|Paul Phoenix, treble||John Le Carré's 1974 novel Tinker Tailor Soldier Spy sought to dramatise the sense of loss and betrayal that accompanied Britain's post-war disillusionment following the final collapse of its empire. It did this by fictionally recreating the revelations of the 1950s and '60s that exposed many of its Intelligence officers, including Kim Philby, Guy Burgess and Donald Maclean, as double agents in the employ of the KGB, events that rocked the British establishment.
In Arthur Hopcraft's seven-part BBC adaptation, George Smiley returns from his enforced 'retirement' to spearhead a mole hunt that is loosely based on the circumstances surrounding Kim Philby's identification as a KGB spy at the heart of the British Secret Service. By coincidence, the miniseries' first showing in 1979 coincided with the announcement that Anthony Blunt, Keeper of the Queen's pictures, had also spied with Burgess et al for Moscow.
As Smiley, Alec Guinness gives one of his finest performances, his seemingly placid and imperturbable exterior masking a seething mass of conflicting emotions, culminating with his angry realisation that the same man is reponsible for his own domestic betrayal and that of the Service. The long, complicated narrative is told largely through a series of interlocking flashbacks, which helps to locate the mindset of the story and its characters in the past, one step closer to the events that inspired it.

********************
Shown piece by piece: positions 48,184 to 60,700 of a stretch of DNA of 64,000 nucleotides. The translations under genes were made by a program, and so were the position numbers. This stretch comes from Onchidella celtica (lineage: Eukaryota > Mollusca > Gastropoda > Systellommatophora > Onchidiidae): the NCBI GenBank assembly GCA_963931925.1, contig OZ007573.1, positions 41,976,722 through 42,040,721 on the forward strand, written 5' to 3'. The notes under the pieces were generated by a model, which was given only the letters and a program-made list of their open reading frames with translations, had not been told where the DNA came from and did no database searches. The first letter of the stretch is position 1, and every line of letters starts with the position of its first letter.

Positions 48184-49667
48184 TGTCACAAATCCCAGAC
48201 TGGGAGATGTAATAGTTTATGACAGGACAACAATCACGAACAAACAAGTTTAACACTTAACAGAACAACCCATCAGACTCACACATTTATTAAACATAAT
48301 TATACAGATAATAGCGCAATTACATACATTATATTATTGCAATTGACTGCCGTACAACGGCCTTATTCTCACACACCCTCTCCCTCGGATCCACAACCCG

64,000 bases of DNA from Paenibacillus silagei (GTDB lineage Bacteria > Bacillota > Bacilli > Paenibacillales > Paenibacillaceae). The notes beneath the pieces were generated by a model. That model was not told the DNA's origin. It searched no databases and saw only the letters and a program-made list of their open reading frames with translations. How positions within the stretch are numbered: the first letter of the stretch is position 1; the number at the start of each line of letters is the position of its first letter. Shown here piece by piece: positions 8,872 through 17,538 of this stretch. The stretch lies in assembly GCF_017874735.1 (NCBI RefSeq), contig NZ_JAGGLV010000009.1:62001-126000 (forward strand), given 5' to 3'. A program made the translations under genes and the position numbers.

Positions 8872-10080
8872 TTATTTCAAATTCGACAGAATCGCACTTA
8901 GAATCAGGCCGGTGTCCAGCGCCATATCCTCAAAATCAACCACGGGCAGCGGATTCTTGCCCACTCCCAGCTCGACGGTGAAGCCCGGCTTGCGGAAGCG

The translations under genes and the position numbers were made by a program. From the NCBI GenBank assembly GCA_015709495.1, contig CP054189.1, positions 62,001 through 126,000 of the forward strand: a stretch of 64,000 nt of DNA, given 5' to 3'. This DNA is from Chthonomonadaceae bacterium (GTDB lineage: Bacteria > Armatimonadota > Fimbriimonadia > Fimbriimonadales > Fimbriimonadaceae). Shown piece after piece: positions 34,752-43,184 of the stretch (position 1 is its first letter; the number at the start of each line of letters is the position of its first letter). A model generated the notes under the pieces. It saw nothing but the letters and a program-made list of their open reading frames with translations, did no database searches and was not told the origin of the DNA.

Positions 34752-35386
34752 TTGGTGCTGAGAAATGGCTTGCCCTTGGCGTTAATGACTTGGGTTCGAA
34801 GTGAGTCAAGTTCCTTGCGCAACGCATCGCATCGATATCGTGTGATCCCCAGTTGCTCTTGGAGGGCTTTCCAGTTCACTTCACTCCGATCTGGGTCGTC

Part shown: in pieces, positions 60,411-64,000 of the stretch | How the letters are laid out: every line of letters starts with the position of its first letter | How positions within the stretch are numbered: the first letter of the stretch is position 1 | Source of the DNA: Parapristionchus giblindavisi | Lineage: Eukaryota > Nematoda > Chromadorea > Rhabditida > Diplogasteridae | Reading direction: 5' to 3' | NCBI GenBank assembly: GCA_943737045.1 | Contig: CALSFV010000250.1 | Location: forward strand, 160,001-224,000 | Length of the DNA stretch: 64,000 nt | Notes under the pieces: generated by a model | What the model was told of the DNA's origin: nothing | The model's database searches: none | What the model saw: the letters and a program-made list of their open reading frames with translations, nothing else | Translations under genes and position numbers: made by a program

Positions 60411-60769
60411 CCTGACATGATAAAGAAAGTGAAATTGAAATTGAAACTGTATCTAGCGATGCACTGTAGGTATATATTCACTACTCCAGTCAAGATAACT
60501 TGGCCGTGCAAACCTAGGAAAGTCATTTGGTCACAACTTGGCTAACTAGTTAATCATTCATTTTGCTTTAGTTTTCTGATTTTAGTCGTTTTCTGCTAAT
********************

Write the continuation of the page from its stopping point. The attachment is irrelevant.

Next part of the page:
Tinker, Tailor eventually resolves itself into a succession of extended vignettes, allowing for some finely-etched cameos from the likes of Joss Ackland, Ian Bannen, Hywel Bennett and Nigel Stock. Ian Richardson, as the ambivalent Bill Haydon, and Beryl Reid, as a melancholic ex-colleague of Smiley's now subsisting on a diet of whisky and memories, are especially good. Siân Phillips is also particularly sharp in the series' final scene as Smiley's unfaithful wife Ann, the mere mention of whom has been used throughout the episodes as a subtle way to impugn his integrity.
Although its Cold War aspects date it (as does Warren Clarke's crudely camp caricature of a homosexual functionary), the series remains notable for its powerful performances, taut direction by John Irvin, and an exceptional music score by Geoffrey Burgon, including his haunting Nunc Dimittis, a setting of the 'Song of Simeon', sung over the end titles uncredited by chorister Paul Phoenix. The series was an immediate success and has been repeated many times since. Guinness returned in the sequel Smiley's People in 1982.